“I am writing to remind you that the Federal civil rights laws, regulations, and guidance that apply to charter schools are the same as those that apply to other public schools,” the letter says. “For this reason, it is essential that charter school officials and staff be knowledgeable about federal civil rights laws. These laws extend to all operations of a charter school, including recruiting, admissions, academics, educational services and testing, school climate (including prevention of harassment), disciplinary measures (including suspensions and expulsions), athletics and other nonacademic and extracurricular services and activities, and accessible buildings and technology.”

The Assistant Secretary lists some of those laws: 

Title VI of the Civil Rights Act of 1964 (Title VI) (prohibiting discrimination based on race, color, or national origin); 

Title IX of the Education Amendments of 1972 (Title IX) (prohibiting discrimination based on sex); and

Section 504 of the Rehabilitation Act of 1973 (Section 504) and Title II of the Americans with Disabilities Act of 1990 (Title II) (prohibiting discrimination based on disability).

Moreover, the guidance notes that these Federal civil rights laws and their specific legal obligations apply to all public charter schools in the United States, regardless of whether they receive Federal funds under the Department of Education’s Charter Schools Program.

Regarding admissions, the letter notes that charter schools may have choice based admissions but points out that: 

“Although public charter schools’ civil rights obligations are no different from those of other public schools in this regard, the fact that students choose to attend a charter school and are not simply assigned to attend a charter school underscores the need to be mindful of the rights of children and parents in the community when publicizing the school to attract students and when evaluating their applications for admission.”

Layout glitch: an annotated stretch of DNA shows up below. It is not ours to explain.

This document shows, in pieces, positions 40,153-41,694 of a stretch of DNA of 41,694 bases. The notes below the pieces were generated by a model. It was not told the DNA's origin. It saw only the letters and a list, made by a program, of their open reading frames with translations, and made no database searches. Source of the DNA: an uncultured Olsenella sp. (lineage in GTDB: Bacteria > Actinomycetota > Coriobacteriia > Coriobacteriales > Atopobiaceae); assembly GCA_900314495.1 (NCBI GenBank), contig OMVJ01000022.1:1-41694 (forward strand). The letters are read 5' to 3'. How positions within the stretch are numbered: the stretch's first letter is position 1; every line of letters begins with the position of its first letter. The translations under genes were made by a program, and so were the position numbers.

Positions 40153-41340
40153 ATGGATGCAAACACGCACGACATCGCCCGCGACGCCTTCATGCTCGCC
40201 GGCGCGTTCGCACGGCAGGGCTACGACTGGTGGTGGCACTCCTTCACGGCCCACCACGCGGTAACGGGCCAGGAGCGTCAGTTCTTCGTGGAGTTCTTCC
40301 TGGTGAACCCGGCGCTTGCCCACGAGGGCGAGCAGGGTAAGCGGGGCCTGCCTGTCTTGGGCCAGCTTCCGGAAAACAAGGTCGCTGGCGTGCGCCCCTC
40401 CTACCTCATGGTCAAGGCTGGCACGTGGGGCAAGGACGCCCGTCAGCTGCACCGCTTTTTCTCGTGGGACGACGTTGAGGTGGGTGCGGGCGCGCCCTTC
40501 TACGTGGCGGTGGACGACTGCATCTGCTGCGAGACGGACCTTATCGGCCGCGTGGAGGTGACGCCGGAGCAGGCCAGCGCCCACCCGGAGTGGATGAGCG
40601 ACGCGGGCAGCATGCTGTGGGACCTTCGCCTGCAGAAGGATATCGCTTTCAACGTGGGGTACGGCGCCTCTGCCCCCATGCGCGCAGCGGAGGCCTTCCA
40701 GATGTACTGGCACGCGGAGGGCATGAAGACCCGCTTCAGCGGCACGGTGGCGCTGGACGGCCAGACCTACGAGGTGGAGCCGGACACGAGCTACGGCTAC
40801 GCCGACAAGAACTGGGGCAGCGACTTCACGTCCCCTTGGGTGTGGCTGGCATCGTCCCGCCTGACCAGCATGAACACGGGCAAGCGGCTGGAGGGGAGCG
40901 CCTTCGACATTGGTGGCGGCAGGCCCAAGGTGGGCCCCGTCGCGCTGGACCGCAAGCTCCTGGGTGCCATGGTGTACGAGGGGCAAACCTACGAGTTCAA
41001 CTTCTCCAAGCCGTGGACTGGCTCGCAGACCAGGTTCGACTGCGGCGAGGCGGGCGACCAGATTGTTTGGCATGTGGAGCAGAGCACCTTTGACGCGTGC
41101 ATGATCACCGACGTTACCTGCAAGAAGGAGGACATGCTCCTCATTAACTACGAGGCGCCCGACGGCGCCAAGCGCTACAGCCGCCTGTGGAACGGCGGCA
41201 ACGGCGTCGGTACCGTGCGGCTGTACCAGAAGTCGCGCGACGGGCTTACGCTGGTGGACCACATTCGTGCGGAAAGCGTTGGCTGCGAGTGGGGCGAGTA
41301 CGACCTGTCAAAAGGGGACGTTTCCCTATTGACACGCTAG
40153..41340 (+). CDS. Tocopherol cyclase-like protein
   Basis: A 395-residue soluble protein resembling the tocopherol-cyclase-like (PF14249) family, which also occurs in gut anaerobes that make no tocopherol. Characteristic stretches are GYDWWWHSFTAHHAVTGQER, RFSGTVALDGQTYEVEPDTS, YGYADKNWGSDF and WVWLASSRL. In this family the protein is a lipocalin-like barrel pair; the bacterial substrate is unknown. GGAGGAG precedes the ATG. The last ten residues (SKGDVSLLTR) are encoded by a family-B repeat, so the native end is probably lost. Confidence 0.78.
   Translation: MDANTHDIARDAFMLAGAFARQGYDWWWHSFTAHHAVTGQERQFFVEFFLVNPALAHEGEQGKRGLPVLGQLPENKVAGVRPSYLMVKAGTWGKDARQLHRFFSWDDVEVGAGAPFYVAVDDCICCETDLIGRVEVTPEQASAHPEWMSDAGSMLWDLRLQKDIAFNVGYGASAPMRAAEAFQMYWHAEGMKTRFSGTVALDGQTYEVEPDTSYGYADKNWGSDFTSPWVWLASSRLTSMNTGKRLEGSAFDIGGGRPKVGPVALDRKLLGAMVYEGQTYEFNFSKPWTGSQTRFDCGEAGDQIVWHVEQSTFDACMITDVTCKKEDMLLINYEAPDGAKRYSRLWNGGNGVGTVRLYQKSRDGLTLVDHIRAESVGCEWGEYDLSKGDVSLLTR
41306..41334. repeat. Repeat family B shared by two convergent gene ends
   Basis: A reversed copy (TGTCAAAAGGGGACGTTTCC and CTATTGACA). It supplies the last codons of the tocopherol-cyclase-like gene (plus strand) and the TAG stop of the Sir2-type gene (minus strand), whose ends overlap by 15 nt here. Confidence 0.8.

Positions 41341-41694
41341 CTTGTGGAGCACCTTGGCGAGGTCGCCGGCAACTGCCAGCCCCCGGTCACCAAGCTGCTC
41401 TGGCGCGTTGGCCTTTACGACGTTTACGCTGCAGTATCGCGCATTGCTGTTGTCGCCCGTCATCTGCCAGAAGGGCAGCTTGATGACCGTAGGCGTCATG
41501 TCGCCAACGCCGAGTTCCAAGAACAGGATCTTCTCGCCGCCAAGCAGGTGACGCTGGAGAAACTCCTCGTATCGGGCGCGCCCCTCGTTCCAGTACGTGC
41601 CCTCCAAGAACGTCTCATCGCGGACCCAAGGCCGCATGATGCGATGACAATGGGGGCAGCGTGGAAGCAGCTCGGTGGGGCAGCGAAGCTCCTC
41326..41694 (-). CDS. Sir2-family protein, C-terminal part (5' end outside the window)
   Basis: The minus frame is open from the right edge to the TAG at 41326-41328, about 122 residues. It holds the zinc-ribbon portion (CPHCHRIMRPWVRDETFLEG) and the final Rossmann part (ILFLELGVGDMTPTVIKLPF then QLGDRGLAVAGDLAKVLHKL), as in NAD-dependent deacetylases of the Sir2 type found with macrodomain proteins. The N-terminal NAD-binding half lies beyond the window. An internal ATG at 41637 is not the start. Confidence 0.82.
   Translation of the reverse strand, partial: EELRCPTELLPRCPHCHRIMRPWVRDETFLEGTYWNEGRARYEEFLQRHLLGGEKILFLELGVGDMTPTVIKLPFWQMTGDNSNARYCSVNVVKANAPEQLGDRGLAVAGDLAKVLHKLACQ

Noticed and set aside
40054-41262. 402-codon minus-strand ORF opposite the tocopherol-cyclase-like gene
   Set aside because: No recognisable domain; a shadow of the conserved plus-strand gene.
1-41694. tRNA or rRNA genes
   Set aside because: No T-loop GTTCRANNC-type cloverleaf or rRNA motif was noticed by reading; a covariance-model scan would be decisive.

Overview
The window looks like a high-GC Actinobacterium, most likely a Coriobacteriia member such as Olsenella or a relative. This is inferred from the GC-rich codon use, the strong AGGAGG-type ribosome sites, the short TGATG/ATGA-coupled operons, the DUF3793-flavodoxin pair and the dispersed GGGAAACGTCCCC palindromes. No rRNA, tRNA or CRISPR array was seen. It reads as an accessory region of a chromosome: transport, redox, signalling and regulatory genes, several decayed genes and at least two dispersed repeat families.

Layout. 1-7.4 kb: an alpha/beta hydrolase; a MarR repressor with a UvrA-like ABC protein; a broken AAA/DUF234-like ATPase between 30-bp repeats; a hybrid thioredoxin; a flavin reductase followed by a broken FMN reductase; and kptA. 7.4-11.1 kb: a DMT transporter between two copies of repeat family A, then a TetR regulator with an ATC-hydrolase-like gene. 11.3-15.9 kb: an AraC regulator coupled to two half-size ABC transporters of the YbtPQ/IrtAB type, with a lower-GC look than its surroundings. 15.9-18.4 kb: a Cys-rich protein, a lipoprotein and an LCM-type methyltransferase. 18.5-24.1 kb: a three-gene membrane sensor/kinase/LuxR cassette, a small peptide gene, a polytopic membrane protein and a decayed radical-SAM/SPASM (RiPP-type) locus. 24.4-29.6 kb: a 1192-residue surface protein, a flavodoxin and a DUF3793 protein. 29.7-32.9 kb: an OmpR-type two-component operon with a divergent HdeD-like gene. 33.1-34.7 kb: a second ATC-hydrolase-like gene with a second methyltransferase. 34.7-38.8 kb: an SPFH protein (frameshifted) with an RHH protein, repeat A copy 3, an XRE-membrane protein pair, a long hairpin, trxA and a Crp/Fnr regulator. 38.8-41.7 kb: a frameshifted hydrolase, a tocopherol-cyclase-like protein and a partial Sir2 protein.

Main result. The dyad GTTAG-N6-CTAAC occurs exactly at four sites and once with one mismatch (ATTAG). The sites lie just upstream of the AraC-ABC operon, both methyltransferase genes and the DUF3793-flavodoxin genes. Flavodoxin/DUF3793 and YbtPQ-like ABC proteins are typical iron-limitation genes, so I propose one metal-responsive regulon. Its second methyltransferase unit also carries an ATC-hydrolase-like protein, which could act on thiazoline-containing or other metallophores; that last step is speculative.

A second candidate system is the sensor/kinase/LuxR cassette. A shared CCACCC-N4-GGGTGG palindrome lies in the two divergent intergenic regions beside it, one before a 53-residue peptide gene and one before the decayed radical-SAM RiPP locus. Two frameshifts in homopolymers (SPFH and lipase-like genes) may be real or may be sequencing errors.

Specifically, that may mean printing materials so that parents of language-minority students can understand them, or providing interpreters or translating services. Charter schools must also avoid “admissions criteria that have the effect of excluding students on the basis of race, color, or national origin from the school without proper justification, and they cannot bar students from admission on the basis of disabilities. In addition, charter schools must be in compliance with district desegregation plans. 

Regarding disabilities the Assistant Secretary notes:

“Under Section 504, every student with a disability enrolled in a public school, including a public charter school, must be provided a free appropriate public education–that is, regular or special education and related aids and services that are designed to meet his or her individual educational needs as adequately as the needs of students without disabilities are met.  Evaluation and placement procedures are among the requirements that must be followed if a student needs, or is believed to need, special education or related services due to a disability.